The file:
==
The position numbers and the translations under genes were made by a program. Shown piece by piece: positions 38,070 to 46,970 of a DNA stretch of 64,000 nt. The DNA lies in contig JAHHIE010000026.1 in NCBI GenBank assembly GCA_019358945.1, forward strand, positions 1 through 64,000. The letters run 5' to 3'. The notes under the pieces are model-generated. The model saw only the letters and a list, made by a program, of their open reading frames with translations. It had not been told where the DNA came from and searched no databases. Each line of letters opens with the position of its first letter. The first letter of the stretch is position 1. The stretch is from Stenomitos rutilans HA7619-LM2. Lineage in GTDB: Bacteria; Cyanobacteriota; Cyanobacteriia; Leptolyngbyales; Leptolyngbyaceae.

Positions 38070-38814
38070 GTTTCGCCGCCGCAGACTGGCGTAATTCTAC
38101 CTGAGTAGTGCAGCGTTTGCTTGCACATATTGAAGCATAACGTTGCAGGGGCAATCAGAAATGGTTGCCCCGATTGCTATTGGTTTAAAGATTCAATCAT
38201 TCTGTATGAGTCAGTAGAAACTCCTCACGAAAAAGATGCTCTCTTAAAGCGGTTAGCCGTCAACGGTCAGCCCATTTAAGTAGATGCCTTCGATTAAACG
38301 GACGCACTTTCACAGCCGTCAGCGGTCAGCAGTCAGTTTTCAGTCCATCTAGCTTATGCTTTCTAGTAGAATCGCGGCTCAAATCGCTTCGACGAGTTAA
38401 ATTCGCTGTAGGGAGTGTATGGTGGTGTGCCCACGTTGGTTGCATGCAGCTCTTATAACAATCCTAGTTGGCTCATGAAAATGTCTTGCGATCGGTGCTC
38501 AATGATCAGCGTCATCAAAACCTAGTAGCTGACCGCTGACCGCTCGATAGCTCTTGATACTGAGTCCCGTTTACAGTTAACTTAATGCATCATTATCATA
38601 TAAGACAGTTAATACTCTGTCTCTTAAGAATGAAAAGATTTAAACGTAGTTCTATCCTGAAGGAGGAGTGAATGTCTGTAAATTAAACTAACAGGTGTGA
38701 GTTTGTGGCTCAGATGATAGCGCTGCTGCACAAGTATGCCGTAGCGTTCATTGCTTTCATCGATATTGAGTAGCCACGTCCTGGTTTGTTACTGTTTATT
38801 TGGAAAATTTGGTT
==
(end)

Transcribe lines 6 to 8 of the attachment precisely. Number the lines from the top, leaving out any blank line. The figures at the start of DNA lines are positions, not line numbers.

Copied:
38301 GACGCACTTTCACAGCCGTCAGCGGTCAGCAGTCAGTTTTCAGTCCATCTAGCTTATGCTTTCTAGTAGAATCGCGGCTCAAATCGCTTCGACGAGTTAA
38401 ATTCGCTGTAGGGAGTGTATGGTGGTGTGCCCACGTTGGTTGCATGCAGCTCTTATAACAATCCTAGTTGGCTCATGAAAATGTCTTGCGATCGGTGCTC
38501 AATGATCAGCGTCATCAAAACCTAGTAGCTGACCGCTGACCGCTCGATAGCTCTTGATACTGAGTCCCGTTTACAGTTAACTTAATGCATCATTATCATA